The U.S. Department of Agriculture has released its assessment of the Canadian ruminant-to-ruminant feed ban. Agriculture Secretary Mike Johanns in a hearing Feb. 3 before the Senate Agriculture Committee stated that USDA would be "absolutely transparent" with the results of the assessment and would immediately release it when it
was available.

"After the two recent BSE finds in Canada, it was important to get a team up there to conduct a firsthand assessment of Canada's compliance with the feed ban," said Dr. Ron DeHaven, Administrator of USDA's Animal and Plant Health Inspection Service (APHIS). "This assessment affirms our science-based decision to begin lifting the ban on live ruminants and ruminant products from Canada that have virtually no risk to human or animal health."

USDA is confident that the animal and public health measures that Canada has in place to prevent BSE, combined with existing U.S. domestic safeguards and additional safeguards provided in the final rule, provide the utmost
protections to U.S. consumers and livestock. When Canadian ruminants and ruminant products are presented for importation into the United States, they become subject to domestic safeguards as well.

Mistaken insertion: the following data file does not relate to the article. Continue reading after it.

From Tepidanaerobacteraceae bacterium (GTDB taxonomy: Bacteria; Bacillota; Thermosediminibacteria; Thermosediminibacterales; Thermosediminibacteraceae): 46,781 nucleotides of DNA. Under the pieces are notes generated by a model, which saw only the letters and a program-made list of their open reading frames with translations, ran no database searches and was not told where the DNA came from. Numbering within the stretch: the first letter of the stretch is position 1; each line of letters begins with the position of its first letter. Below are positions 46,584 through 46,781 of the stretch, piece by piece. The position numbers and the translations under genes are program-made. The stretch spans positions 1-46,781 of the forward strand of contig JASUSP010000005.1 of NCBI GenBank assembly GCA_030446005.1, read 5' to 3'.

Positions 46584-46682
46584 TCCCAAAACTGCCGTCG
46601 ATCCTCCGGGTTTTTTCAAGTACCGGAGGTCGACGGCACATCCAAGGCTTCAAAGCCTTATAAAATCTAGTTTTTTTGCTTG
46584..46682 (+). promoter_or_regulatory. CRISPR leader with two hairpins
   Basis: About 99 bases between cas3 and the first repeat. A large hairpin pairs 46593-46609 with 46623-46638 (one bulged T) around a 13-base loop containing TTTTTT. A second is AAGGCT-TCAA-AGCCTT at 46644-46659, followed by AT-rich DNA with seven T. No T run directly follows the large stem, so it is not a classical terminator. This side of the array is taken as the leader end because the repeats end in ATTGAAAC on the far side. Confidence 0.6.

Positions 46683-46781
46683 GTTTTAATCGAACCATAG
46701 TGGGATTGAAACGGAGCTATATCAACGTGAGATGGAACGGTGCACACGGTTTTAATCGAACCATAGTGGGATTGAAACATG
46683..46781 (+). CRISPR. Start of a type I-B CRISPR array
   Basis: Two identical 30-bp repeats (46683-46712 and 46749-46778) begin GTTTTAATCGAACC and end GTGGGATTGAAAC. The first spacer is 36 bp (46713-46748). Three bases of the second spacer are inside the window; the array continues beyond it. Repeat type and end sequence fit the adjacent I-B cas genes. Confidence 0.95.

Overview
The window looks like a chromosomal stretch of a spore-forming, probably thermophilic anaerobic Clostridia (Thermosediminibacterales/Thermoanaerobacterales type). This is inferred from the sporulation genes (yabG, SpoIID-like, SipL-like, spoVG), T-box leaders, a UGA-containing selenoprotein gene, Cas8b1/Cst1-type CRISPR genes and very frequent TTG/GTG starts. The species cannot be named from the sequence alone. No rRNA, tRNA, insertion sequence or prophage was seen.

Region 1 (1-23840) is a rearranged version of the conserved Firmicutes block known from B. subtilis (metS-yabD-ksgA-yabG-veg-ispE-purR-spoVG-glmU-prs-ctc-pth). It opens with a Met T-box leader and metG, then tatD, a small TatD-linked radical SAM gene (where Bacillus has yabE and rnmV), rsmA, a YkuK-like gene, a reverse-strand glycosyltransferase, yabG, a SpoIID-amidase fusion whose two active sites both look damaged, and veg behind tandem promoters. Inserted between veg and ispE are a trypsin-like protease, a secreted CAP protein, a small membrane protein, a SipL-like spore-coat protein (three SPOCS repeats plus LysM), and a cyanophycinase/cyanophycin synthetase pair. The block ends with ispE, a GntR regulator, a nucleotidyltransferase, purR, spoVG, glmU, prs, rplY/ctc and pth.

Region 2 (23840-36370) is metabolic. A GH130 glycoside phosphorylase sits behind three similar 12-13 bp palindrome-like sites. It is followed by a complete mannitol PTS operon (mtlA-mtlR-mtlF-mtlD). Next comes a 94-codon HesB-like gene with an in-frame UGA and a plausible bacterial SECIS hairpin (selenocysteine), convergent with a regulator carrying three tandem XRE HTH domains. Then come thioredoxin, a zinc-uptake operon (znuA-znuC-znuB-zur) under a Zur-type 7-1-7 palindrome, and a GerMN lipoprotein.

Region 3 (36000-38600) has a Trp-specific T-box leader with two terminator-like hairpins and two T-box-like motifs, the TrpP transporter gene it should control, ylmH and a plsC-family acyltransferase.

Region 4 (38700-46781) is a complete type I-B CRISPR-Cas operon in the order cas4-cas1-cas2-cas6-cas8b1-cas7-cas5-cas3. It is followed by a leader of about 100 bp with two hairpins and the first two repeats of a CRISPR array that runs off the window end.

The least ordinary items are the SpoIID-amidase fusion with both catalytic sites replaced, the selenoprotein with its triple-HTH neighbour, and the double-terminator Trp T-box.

On Jan. 4, USDA published a final rule that amends the regulations to provide for the importation of certain ruminants, ruminant products and byproducts from regions that pose a minimal risk of introducing BSE. Canada will be the first country recognized as a minimal-risk region and, as such, will be eligible to export to the United States live cattle, as well as certain other animals and products, from animals under 30 months of age. The rule is to go into effect on March 7, 2005.

Source: USDA Release